Calls to poison centers about supplements up 50%, especially among kids
From 2005 to 2012, the rate of calls to poison control centers about dietary supplements increased by almost 50%, and most of the exposures were in children younger than 6 years old, according to a study published Monday in the Journal of Medical Toxicology.
The study defines dietary supplements as any product that supplements the diet, including vitamins, minerals, herbs, botanicals, homeopathic agents and amino acids, and concentrates, metabolites, constituents and extracts of these ingredients.
The researchers used data from the National Poison Data System, to which poison control centers submit their call information. From 2000 to 2012, there were 274,998 dietary supplement exposures reported to poison control centers across the US: one call every 24 minutes, on average.
The symptoms most associated with supplement ingestion included tachycardia, or rapid heart rate; vomiting; nausea; irritability; drowsiness and dizziness.
Seventy percent of the dietary supplement exposures were in children younger than age 6; 99% of those were unintentional. Overall, only 4.5% of all supplement exposures resulted in serious medical outcomes, mostly in children under age 6.
Henry Spiller, study author and director of Central Ohio Poison Control, said parents still need to be extremely cautious about leaving these products within access of children.
“Sometimes, parents don’t think of keeping dietary supplements away from their kids, because they’re not medicines prescribed by the doctor. People think of them as natural,” Spiller said. “But they need to be treated as if they were a medicine. Don’t leave them out on the counter. Keep them out of reach.”
Spiller said the two most common ways for children to ingest a supplement are while they’re exploring the house or when a parent mistakes it for another kind of medication.
Jeannette Trella, managing director of the Poison Control Center at the Children’s Hospital of Philadelphia, added that many dietary supplements do not have child-resistant packaging. Because of this, she says, parents should really consider whether they want to store supplements in their homes.
“Parents should look at this as a risk-benefit analysis,” said Trella, who is also a pharmacist and was not involved in the new study. “It should be considered whether the potential benefit of taking the supplement really outweighs the risk of your child accidentally ingesting something they shouldn’t and becoming sick.”
But children under age 6 were not the only group adversely affected by dietary supplements; many older kids and adults were, too. Among those who called poison control centers about dietary supplements, 21% reported adverse effects, according to the study.
From 1999 to 2012, the number of adults who reported using dietary supplements has remained steady in the range of 49% to 54%.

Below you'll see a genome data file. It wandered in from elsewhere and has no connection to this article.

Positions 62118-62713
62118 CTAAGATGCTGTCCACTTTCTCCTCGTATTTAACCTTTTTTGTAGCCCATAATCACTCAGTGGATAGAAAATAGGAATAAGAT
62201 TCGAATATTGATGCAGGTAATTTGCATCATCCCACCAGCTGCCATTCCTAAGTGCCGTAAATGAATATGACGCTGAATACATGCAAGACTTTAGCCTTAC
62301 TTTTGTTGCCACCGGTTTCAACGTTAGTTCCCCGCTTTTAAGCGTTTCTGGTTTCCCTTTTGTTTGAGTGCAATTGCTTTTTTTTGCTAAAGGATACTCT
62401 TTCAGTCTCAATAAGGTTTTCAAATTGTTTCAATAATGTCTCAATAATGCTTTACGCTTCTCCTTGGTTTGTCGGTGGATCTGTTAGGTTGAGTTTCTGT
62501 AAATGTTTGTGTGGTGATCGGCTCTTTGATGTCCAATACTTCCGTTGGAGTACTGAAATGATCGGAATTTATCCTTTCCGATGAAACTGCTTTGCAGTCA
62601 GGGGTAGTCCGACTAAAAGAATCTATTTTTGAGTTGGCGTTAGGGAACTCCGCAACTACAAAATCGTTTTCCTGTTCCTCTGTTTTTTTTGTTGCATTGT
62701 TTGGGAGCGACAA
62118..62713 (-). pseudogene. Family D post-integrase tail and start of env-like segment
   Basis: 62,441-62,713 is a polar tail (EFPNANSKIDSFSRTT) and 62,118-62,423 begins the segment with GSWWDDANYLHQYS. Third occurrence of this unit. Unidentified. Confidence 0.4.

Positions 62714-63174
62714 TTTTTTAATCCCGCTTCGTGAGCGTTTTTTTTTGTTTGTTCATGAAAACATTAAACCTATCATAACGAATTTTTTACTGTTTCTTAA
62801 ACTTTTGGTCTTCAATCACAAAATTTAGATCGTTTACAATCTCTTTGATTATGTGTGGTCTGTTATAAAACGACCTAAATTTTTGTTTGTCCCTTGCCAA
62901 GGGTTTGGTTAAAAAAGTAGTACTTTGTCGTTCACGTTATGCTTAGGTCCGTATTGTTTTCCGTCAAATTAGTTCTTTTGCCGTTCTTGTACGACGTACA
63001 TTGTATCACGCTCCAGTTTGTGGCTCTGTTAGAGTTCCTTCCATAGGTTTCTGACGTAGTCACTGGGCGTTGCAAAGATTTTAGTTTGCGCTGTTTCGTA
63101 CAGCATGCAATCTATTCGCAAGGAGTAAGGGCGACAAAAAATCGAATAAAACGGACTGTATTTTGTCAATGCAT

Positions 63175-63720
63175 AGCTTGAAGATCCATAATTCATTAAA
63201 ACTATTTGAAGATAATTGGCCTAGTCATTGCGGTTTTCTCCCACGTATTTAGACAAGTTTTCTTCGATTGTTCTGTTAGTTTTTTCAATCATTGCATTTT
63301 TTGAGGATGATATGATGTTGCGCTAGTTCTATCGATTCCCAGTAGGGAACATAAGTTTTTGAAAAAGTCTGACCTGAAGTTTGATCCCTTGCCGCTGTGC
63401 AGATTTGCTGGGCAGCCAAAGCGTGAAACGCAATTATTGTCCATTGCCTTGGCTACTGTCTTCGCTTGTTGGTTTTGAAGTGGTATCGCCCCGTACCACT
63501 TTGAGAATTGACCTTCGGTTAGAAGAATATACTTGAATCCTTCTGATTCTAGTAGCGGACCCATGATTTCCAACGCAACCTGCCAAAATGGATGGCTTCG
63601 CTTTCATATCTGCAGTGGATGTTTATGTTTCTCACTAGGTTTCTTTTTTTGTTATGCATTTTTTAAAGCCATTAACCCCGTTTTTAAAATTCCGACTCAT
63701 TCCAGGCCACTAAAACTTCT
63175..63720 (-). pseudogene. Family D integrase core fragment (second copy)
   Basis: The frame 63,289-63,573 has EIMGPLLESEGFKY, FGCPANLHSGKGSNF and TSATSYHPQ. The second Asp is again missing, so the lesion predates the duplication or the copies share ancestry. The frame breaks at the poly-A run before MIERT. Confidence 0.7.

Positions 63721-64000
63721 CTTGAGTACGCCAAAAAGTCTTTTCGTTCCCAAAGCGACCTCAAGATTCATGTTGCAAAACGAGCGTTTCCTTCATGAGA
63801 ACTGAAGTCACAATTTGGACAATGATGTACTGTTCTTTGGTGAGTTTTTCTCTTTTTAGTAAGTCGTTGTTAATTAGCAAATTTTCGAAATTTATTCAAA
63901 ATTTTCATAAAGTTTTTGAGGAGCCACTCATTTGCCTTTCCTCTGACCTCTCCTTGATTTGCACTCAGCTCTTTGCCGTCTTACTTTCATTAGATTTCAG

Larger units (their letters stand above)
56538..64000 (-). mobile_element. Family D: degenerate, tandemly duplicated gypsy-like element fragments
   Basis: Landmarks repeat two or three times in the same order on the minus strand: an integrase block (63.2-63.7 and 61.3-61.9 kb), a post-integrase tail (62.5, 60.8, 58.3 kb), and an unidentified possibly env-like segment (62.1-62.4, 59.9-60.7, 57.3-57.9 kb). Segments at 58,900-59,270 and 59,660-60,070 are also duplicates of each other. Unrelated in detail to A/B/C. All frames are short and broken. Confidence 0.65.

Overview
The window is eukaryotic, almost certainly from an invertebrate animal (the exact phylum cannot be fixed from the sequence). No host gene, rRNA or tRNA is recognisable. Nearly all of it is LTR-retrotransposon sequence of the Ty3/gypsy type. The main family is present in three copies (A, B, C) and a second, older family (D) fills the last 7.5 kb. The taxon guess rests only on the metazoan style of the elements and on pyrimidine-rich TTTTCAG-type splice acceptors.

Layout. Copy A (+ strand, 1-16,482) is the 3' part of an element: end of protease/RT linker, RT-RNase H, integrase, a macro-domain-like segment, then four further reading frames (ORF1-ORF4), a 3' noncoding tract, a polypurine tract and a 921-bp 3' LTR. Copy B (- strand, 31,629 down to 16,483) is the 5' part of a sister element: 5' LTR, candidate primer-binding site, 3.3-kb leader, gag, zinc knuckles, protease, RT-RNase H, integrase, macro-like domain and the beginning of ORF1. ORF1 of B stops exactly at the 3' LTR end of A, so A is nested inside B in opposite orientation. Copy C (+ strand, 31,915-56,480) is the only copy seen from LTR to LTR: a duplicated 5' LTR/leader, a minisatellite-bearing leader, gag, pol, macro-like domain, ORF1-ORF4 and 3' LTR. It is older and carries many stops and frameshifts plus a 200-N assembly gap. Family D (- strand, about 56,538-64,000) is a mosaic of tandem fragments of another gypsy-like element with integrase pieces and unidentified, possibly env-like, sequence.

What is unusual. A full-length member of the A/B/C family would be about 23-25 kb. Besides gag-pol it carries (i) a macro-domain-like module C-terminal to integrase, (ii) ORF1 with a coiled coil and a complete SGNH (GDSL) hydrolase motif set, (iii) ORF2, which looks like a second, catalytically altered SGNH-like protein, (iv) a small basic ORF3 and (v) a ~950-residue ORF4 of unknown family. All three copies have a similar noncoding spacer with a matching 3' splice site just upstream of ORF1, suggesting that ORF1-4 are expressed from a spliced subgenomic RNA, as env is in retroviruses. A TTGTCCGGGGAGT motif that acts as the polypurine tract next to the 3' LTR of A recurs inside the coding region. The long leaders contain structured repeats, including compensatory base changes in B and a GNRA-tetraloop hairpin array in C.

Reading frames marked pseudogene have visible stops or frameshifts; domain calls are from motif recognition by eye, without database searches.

The study named the most dangerous supplements as ma huang, yohimbe, homeopathic agents and energy drinks.
Ma huang is a stimulant containing ephedra that was outlawed by the US Food and Drug Administration in 2004.
However, yohimbe — often promoted as enhancing male sexual performance — and energy drinks containing caffeine or other stimulant ingredients, as well as homeopathic agents that are supposed to help with migraines, asthma and other conditions, are still on the market.
During the study’s 13-year period, 34 people died of exposure to dietary supplements. Six deaths were associated with ma huang, three with homeopathic agents and one with yohimbe, the researchers said. These types of dietary supplements were also closely associated with serious medical outcomes.
“More than 170 million Americans take dietary supplements each year, and the responsible industry is invested in bringing safe and quality products to meet this demand,” the Council for Responsible Nutrition, the leading trade association for the dietary supplement and functional food industry, said in a statement. “We recommend that consumers store dietary supplement products in safe places, out of a child’s reach. In addition, we recommend that consumers talk with their doctor or pediatrician about their family’s supplement use.”
The group added that homeopathic agents, which were included in the study, are not dietary supplements and are regulated differently. The FDA said they are regulated as unapproved drugs.
According to the FDA’s website, the agency “regulates dietary supplements under a different set of regulations than those covering ‘conventional’ foods and drug products. Unless the products are intended to treat or prevent a disease, this means the FDA does not require companies to conduct clinical trials of dietary supplements.”
The FDA said it does not comment on specific studies, but it is reviewing these findings. Additionally, the agency suggests certain safety guidelines for consumers and parents who might use dietary supplements, including storing them out of sight of children and informing your health care practitioner if you are taking them.
The FDA encourages consumers to report adverse events related to dietary supplements on its safety reporting portal.
For Trella, minimal FDA regulation is the most troubling aspect.
“Because dietary supplements are not regulated by the FDA, there are not robust studies done to ensure that they are efficacious or have a reliable safety profile,” she said. “We’re often going down a path of unknowns, and for possibly no benefit at all.”
“We really don’t know if there’s a benefit to taking any of these supplements, because of the lack of studies,” she said. “People need to be aware of that.”
Spiller also said people should reconsider how they think about dietary supplements.
“Just because it’s a natural supplement doesn’t mean it’s safe,” he said. “I often use the example, technically, that cocaine is also natural. But that doesn’t mean it’s safe.”